Interview: Marcelo Zenkner, Petrobras

The Executive Director of Compliance and Governance at oil giant Petrobras discusses the importance of compliance and ESG agendas at the company, the main challenges and achievements of his term, and Operation Car Wash’s legacy for Brazilian businesses.

Publicado Wednesday, March 17th 2021
Interview: Marcelo Zenkner, Petrobras

Marcelo Zenkner is the Executive Director of Compliance and Governance of state-run Brazilian oil giant, Petrobras.

Leaders League: In late 2014, Petrobras launched its Compliance and Governance board in light of the corruption schemes revealed by Operation Car Wash at the company. Over the last six years, what has been the importance of compliance and governance at Petrobras? And what is the importance of compliance within the company today?

Marcelo Zenkner: When I arrived at Petrobras, at the beginning of 2019, the individuals involved in the crimes revealed by Operation Car Wash were no longer at the company. Today our internal controls, our ombudsman, our auditorship and our internal investigations and accountability processes are much more robust and effective than they were a few years ago. Our governance system was also totally redrawn, bringing greater security to our decision-making process. Petrobras was even recently used by Justice Luís Roberto Barroso of the Supreme Federal Court (STF), in an article published at the end of last year, as an example of competence and an organization where “the right people are placed in the right positions.” We have turned the page on Operation Car Wash but have extracted valuable lessons which have been essential in implementing a deeply effective compliance and governance system which is able to substantially reduce the risk of fraud and corruption.


In 2019, after over two decades practicing at the State Public Prosecutor’s Office of Espirito Santo (MPE/ES), you took over as Executive Director of Compliance and Governance at Petrobras. What have been your greatest challenges and achievements in this role?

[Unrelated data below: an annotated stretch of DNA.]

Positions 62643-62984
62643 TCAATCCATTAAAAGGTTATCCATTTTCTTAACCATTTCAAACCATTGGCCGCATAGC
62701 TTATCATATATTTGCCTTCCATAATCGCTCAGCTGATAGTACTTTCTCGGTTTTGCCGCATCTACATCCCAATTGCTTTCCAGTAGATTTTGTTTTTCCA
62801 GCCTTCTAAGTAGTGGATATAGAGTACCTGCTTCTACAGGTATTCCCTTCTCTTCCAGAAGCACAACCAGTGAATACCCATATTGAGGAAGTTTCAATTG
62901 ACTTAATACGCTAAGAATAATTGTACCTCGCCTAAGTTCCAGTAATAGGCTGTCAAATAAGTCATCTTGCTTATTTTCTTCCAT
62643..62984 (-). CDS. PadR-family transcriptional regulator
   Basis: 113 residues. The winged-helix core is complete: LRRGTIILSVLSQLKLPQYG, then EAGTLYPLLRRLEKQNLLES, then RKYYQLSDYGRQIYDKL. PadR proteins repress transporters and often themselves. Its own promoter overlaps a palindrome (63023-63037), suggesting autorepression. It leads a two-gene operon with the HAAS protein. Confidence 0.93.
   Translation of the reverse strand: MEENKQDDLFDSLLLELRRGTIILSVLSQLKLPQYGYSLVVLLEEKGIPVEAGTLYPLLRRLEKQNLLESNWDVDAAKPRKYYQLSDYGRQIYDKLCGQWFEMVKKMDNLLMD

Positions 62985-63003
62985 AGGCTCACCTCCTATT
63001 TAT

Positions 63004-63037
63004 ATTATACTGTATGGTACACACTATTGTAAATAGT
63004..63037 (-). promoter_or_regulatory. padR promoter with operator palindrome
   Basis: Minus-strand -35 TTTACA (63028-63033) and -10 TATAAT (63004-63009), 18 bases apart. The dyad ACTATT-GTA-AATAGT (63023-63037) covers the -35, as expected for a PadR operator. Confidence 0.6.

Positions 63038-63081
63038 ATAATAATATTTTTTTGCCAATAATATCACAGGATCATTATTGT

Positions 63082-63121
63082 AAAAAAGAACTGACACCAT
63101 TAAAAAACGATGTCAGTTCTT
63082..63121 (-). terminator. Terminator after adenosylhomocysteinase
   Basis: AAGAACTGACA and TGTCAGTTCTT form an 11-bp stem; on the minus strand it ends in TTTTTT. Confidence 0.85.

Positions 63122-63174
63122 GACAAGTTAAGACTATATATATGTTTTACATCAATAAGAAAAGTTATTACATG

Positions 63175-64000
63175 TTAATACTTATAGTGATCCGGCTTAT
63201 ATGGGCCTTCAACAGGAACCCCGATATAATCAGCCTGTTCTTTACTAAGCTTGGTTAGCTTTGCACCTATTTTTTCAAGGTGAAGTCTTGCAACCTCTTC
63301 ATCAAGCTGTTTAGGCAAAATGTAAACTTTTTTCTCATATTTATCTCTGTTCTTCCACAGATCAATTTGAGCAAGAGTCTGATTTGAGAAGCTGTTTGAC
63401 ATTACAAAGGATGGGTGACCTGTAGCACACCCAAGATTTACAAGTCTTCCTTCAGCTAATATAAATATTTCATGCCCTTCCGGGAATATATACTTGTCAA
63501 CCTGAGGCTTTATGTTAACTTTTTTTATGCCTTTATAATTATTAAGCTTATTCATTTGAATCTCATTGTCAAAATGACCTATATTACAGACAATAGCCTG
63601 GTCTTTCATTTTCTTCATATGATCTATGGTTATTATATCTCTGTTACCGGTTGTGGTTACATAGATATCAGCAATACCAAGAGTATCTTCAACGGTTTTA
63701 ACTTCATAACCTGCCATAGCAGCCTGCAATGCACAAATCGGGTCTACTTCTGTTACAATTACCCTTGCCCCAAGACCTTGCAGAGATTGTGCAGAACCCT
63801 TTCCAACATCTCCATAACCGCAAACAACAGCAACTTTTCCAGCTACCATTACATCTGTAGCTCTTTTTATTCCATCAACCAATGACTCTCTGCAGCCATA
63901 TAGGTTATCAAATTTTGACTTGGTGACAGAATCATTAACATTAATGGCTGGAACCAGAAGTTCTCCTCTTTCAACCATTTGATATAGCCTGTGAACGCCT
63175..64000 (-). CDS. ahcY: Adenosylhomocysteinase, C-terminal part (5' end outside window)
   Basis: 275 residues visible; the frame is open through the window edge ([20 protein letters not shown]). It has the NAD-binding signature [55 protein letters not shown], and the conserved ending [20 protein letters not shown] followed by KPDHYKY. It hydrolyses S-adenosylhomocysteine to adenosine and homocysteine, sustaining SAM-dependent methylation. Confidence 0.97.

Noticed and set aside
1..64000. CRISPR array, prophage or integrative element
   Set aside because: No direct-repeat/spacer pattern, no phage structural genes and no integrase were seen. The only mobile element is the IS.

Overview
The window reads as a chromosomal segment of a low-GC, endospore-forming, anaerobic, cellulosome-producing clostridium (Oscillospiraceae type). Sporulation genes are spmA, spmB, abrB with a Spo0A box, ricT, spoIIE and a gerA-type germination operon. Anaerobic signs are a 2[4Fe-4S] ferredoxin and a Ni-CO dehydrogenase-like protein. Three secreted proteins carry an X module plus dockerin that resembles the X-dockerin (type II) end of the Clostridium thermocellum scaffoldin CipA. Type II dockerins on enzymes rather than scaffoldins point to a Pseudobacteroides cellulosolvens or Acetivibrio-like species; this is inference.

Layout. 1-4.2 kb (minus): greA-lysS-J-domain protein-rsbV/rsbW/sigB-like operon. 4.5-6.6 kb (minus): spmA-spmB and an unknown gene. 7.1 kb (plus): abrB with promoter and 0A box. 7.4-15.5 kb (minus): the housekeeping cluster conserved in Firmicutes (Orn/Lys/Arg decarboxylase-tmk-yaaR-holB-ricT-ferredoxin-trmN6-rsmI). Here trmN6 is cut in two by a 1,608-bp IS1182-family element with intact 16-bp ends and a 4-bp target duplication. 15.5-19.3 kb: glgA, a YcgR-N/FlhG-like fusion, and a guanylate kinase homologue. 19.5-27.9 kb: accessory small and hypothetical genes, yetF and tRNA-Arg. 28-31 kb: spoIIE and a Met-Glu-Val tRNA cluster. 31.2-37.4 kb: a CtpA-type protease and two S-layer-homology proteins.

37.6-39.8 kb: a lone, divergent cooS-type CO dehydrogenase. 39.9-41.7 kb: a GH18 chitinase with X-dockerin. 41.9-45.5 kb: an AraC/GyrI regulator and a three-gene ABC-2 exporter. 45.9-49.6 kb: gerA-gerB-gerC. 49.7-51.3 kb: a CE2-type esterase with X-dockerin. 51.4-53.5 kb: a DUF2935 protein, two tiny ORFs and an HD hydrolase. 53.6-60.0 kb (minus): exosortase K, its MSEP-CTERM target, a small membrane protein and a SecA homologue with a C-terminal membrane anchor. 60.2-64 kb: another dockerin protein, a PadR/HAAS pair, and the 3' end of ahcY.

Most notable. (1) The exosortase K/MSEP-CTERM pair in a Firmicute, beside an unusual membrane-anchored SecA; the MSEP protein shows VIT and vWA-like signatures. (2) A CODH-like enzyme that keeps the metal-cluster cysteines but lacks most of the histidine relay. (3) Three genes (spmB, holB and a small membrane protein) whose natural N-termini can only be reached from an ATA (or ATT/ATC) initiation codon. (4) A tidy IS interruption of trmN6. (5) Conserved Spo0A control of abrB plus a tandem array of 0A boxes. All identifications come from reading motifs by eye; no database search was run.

Petrobras is an enormous company with thousands of employees performing a wide variety of roles. For example, our Compliance and Governance team alone is by itself quantitatively larger than the State Public Prosecutor’s office of Espirito Santo (MPE/ES). Thus, ensuring our message reaches the four corners of the company and providing training to all Petrobras employees is already, in itself, a huge challenge. Moreover, although we have internally turned the page on Operation Car Wash, it is also challenging to work towards rehabilitating our reputation before external observers, in Brazil and abroad, as it is essential to show our suppliers and investors that, from now on, the business environment at Petrobras is based on absolute integrity. 

On this subject, I believe that numerous achievements have been secured during my term – we sought to prioritize prevention over repression in our compliance system. This posture avoids both a culture of punitivism as well as an oversized department, as the strengthening of internal controls is the most efficient way of avoiding the occurrence of kickbacks and fraud. We have implemented a cutting-edge corporate accountability system in Brazil, aligned with the best international practices, and which includes concepts such as disciplinary rehabilitation and the signing of compliance commitments. We now place great value on the good faith of our employees and, even when imposing sanctions, we now treat those which commit honest mistakes (in which the individual had the intention of doing the right thing but breached a formality) totally differently from those which commit acts with intent or knowledge of wrongdoing.

This is why, presently, for our Compliance and Governance board, the number of punishments, the quantity of employees on administrative leave or the list of cancelled contracts due to the actions of our compliance system are not used as indicators to measure the success of our work.

In December 2020, Brazil’s leading stock exchange, B3, published its Corporate Sustainability Index for 2021, which saw Petrobras return to the index after a decade-long absence. What does this achievement represent for the company? And what is the importance of an ESG (Environmental, Social and Governance) agenda at Petrobras today?